G. Synade Beason
Baltimore Watchdog Staff Writer
Within the past three years, LA Fitness, housing complexes, Cinemark movie theater, a new fire station and restaurants have been added to the unincorporated community of Towson and city officials say the best is yet to come.
Nancy Hafford, executive director of the Towson Chamber of Commerce, said she has watched Towson grow and transform the many years she’s lived in the community, located about 15 miles from bustling Baltimore. With a population of more than 55,000, Towson is the second most populated unincorporated county seat in the United States, records show.
“Towson was a ghost town, people were leaving Towson,” said Hafford of the area’s past. She described Towson as a half mile of vacant retail space with a dying suburban business community.
“Businesses were not coming,” she said.
But now, Towson’s thriving urban business community attracts young people. Students at Towson University are seen about town, shopping and mingling with local residents.
“It is a safe environment with a lot of great restaurants and shops,” said Hafford, adding that there has been an increased value of residential homes surrounding the area. “Towson University is also an instrumental part of the growth within Towson. The University has brought a more diverse community, added richness, and business professionals to Towson.”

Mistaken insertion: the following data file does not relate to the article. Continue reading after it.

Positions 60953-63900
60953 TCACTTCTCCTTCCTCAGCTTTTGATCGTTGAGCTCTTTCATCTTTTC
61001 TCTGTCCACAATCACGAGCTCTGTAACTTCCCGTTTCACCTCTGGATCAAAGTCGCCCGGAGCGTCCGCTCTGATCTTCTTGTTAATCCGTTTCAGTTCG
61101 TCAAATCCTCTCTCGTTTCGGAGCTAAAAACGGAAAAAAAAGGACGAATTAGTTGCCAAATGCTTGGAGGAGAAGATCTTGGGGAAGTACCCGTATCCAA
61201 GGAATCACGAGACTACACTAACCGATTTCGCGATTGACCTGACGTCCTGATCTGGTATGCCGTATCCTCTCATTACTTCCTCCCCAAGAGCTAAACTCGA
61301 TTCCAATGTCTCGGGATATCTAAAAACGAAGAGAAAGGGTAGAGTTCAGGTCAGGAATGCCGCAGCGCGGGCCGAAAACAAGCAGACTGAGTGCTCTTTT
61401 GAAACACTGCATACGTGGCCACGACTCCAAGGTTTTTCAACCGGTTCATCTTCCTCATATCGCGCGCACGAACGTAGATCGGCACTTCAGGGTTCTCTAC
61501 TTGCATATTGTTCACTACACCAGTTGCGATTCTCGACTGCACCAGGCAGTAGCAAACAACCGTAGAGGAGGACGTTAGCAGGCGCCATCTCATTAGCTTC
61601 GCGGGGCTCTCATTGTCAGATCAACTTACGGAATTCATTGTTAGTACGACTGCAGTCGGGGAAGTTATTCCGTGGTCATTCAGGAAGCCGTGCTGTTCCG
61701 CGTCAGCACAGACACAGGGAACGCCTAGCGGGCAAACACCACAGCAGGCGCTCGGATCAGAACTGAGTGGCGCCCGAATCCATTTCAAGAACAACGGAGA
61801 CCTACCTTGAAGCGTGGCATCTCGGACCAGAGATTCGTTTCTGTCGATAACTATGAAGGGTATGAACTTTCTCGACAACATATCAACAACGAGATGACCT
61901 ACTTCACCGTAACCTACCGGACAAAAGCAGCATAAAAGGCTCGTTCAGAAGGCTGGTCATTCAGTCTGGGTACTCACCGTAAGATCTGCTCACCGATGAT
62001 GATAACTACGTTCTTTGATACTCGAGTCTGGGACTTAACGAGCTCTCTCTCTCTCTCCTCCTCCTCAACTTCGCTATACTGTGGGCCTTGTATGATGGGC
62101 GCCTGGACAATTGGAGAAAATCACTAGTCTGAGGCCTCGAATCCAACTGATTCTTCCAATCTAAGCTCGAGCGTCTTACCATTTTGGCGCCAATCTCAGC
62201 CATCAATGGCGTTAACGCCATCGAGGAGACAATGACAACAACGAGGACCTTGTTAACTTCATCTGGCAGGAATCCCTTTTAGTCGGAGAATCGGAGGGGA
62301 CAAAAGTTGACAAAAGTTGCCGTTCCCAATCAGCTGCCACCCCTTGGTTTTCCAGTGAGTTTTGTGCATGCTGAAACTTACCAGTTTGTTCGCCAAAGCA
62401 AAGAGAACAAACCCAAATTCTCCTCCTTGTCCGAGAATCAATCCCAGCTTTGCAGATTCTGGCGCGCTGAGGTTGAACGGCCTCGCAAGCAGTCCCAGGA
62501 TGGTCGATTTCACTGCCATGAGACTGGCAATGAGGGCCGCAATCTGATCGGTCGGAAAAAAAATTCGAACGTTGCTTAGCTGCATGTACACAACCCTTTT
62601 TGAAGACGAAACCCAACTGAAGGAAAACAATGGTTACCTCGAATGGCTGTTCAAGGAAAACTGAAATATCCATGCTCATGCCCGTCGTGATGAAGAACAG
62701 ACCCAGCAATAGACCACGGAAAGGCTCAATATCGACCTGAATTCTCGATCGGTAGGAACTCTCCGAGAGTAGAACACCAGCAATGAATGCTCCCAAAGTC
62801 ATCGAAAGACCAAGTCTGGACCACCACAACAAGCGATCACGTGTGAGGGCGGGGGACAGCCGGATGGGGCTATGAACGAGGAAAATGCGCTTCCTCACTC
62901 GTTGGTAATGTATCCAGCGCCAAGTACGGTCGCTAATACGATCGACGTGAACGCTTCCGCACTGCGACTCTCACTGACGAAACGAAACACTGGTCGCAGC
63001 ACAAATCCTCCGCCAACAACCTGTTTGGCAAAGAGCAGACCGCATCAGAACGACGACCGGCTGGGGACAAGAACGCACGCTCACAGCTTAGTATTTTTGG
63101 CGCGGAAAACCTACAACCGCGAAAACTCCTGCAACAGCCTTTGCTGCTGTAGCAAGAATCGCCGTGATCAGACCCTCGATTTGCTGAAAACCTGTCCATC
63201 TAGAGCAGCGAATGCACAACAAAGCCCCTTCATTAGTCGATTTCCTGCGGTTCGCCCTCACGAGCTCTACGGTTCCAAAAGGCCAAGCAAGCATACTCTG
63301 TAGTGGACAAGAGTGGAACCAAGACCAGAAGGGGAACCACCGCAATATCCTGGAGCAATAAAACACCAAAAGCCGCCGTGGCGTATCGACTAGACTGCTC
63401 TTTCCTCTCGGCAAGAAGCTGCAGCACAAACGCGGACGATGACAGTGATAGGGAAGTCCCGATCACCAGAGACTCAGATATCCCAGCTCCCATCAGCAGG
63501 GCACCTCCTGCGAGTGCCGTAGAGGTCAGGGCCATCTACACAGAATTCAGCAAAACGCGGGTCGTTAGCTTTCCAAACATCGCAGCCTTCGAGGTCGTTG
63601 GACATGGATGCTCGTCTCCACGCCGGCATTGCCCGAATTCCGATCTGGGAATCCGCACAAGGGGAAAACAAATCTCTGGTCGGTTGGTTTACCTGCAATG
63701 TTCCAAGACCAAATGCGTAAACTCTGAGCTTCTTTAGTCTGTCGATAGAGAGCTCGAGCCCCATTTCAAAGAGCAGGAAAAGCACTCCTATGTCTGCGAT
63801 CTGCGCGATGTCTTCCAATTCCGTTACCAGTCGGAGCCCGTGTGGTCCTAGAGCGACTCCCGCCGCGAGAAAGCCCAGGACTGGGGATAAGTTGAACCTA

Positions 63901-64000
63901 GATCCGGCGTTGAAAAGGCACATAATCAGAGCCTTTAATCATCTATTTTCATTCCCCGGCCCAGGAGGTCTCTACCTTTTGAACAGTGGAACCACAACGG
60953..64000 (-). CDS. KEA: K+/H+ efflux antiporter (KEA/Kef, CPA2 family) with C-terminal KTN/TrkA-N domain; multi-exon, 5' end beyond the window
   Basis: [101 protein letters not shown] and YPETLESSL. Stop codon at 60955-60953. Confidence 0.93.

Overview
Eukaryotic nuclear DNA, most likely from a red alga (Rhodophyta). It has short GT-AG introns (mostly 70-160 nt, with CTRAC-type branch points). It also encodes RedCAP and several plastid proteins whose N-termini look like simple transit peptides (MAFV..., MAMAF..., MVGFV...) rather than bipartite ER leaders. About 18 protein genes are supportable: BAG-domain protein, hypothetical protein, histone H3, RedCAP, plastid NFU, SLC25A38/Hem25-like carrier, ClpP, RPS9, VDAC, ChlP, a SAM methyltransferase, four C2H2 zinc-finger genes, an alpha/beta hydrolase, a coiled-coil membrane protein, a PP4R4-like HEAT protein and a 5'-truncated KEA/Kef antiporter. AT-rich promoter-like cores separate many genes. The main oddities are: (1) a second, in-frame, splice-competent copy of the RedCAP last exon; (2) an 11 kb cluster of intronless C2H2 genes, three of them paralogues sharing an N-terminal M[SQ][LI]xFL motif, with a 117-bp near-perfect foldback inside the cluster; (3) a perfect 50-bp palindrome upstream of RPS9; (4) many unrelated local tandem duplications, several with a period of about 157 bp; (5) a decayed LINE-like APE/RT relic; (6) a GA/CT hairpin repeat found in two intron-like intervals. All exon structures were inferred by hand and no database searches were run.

Gustavo Arango, head of development for Greenberg Gibbons, shared Hafford’s excitement over Towson’s evolution.
“Redevelopment is driven by market demand,” said Arango. “This is why the goal within Towson is in creating a more friendly and urbanized environment. This can only be met with more redevelopment. Through the process of redevelopment, Towson’s true potential can be revealed.”
Arango said contractors recently broke ground for more developments. He said additional student housing can be expected by fall 2020. Hotel renovations also can be expected to be completed by summer 2020. Retail and other residential units are still in the process of being designed, he said.
With those in favor of redevelopment in Towson, come those who are hesitant or opposed to the new development plans.
“I just do not feel like it’s needed,” said Kalia Green, a longtime Towson resident and university student. “Towson has been fine as it is. Now, Towson is changing too fast. There is enough crime in surrounding areas as it is.”
Thomas Aleo, also a Towson student and resident adviser at Millennium Hall, noted the pros and cons of the projects.
“Yes it was inconvenient at first, but I’m very thankful that I am able to experience it now,” said Aleo. “A few years of inconvenient construction will be worth it down the line.”
Aleo said that construction shows that Towson cares about it’s community and added that if officials did not work to advance the city, people would then complain that Towson does not care for its people.